Biden Widens Lead Over Trump To 8 Points, Matching Percentage of Undecideds

Democratic Presidential candidate Joe Biden is ahead of incumbent Republican President Donald Trump in a Hill-HarrisX poll released Friday, but some Americans indicated they won't cast ballots for either major candidate.

Biden accepted the Democratic Party's nomination for president Thursday. In his acceptance speech, Biden criticized the Trump administration's handling of the economy and the coronavirus pandemic but did not mention President Trump by name. Publicly, Trump has questioned how effective Biden would be fulfilling the requirements need to carry through presidential duties.

According to poll data, 46 percent of those surveyed would vote for Biden if the presidential election were held today. President Trump was eight percentage points behind Biden with 38 percent of those surveyed giving him their support. In last week's poll, 45 percent said they'd vote for Biden, with 39 percent who would vote for Trump, a difference of six points.

However, 4 percent of poll participants said they would vote for someone else while 3 percent said they would not vote at all. An additional 8 percent said they did not know who they would vote for.

Democrats comprised 37 percent of those who answered the poll question while Republicans made up 32 percent. Those who identified as Independent voters made up 29 percent while 2 percent labeled themselves as "other."

Newsweek reached out to the Biden campaign for comment.

The poll was conducted among 2,840 registered voters before Biden accepted the nomination and carried a margin of error of plus or minus 1.84 percentage points.

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Democratic presidential candidate Joe Biden held an 8 percent lead over President Donald Trump in the findings of an election poll released Friday. Sean Rayford/Getty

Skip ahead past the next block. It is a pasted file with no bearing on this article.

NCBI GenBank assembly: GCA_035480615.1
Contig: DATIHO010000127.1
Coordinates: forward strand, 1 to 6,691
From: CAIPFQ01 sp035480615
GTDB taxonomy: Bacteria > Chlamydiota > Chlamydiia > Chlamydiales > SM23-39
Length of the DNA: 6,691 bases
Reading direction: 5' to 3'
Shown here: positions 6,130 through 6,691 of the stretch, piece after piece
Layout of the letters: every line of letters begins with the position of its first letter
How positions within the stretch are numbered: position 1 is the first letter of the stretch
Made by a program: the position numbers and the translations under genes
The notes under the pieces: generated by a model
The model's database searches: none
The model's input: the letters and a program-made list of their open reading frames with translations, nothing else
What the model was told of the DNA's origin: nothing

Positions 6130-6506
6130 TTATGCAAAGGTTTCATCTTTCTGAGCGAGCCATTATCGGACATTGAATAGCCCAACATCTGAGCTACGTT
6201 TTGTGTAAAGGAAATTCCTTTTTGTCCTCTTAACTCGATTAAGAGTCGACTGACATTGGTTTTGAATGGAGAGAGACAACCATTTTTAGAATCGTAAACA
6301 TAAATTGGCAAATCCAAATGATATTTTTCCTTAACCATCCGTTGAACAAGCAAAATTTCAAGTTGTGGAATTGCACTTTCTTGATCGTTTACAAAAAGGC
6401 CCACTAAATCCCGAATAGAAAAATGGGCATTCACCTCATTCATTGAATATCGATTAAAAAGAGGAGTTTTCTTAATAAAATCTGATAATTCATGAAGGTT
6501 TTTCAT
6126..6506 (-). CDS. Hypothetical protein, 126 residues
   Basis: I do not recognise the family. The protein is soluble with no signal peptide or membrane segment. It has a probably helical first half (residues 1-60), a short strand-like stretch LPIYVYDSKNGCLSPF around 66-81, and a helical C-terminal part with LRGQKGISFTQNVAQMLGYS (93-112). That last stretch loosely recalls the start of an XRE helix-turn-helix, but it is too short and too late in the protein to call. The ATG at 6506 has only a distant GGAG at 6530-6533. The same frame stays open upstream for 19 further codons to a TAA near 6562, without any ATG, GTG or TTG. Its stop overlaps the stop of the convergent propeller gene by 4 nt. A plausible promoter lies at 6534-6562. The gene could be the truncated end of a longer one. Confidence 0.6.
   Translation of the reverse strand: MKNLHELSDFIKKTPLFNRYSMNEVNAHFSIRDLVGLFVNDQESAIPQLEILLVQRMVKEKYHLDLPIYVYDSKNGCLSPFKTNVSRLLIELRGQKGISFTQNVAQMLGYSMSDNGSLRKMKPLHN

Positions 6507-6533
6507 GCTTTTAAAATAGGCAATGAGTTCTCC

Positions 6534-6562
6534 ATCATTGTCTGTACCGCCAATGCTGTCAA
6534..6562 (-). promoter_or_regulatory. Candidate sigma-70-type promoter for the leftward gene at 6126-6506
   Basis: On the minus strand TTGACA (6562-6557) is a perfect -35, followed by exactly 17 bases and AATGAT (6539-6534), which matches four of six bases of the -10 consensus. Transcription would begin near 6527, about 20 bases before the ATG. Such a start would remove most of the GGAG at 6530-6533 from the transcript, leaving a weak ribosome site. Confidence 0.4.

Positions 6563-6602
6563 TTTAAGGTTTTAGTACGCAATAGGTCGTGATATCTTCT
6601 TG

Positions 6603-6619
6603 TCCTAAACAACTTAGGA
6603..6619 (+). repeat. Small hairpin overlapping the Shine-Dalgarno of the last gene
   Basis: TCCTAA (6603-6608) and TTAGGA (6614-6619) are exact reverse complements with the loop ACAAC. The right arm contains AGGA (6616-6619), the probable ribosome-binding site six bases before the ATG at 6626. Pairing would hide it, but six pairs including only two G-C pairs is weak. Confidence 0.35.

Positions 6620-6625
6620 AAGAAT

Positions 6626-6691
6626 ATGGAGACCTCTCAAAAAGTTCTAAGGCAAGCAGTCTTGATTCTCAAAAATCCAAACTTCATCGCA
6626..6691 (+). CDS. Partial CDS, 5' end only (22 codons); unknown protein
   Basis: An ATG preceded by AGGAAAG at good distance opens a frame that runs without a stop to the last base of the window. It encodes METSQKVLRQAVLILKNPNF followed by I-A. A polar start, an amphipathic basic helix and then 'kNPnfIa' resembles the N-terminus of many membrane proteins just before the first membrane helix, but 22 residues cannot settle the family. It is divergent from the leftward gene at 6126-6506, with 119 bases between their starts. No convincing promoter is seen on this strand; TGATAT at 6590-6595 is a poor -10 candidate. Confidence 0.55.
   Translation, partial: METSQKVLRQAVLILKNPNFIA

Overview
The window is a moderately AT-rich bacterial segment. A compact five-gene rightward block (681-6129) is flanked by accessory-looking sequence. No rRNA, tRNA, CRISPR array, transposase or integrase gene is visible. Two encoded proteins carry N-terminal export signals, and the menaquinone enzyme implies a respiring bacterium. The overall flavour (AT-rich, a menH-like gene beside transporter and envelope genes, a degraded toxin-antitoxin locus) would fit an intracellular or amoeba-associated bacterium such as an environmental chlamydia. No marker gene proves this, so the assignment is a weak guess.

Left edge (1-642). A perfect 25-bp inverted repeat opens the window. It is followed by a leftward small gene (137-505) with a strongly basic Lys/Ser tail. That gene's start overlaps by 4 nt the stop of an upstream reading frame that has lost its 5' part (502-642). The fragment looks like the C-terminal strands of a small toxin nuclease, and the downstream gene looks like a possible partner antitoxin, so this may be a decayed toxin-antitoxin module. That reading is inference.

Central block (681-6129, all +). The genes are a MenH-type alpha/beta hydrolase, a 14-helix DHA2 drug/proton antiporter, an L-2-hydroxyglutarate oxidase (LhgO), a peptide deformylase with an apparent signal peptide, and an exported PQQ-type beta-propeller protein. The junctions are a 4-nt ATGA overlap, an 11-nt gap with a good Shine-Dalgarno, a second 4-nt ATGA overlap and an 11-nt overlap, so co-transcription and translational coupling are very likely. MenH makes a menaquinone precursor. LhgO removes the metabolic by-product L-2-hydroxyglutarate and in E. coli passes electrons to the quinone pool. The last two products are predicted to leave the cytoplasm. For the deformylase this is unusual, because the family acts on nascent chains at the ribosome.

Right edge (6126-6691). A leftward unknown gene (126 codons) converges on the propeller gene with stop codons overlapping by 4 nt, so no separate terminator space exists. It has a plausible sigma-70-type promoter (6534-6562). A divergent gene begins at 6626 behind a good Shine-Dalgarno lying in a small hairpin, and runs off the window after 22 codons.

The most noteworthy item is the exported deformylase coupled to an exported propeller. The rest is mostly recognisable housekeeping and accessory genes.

In most states, voters can write in the name of any individual to wish to cast their presidential ballots for. Those votes may not count if the write-in candidate has not filed the appropriate paperwork with state election officials.

American political parties besides the Republicans and the Democrats have nominated candidates for the 2020 election. Known for its expansive climate change policies, the Green Party nominated former UPS driver Howie Hawkins as its presidential candidate in July.

"The two-capitalist-party system of economic rule has utterly failed to provide real solutions," reads Hawkins' website. Hawkins' platform includes the raising of the minimum wage to $20 per hour, the doubling of Social Security benefits and a national transition to clean energy by the year 2030.

Libertarian candidate Dr. Jo Jorgensen has based her platform on an increase in personal freedoms with a diminution of government interference into the lives of citizens.

According to her website, Dr. Jorgensen wants to "turn America into One Giant Switzerland: Armed and Neutral—with the military force to defend American's shores and soil against any foreign attackers or invaders."

Arguably the most famous third party presidential candidate was Theodore Roosevelt, who formed the National Progressive party during the 1912 election. National Progressives built their platform around equal voting rights for men and women, justice system reform and a living wage for factory workers.

Roosevelt ran against Republican William Howard Taft and Democrat Woodrow Wilson. Wilson won the popular vote in 40 states and received 435 votes in the electoral college, making him the 28th U.S. president.

No third party candidate has won the U.S. presidential election.